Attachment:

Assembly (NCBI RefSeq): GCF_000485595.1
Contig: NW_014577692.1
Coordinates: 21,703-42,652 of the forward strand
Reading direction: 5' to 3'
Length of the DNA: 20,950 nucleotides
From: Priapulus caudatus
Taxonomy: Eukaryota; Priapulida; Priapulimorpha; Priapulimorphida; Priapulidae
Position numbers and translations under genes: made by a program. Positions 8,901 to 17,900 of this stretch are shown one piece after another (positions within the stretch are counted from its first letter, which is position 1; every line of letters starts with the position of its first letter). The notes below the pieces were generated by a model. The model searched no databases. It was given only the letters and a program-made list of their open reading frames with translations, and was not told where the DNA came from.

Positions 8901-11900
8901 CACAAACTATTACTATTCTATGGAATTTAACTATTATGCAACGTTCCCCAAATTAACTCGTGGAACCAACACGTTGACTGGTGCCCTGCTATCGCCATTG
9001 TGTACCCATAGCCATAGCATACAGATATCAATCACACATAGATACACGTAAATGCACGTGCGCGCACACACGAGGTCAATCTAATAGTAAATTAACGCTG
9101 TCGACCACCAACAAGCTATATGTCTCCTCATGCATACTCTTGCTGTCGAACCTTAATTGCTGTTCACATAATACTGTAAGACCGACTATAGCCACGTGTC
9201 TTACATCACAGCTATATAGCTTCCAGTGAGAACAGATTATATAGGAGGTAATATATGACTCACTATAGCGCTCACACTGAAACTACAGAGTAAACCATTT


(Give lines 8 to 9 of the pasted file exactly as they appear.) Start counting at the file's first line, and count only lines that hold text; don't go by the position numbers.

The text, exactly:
Position numbers and translations under genes: made by a program. Positions 8,901 to 17,900 of this stretch are shown one piece after another (positions within the stretch are counted from its first letter, which is position 1; every line of letters starts with the position of its first letter). The notes below the pieces were generated by a model. The model searched no databases. It was given only the letters and a program-made list of their open reading frames with translations, and was not told where the DNA came from.

Positions 8901-11900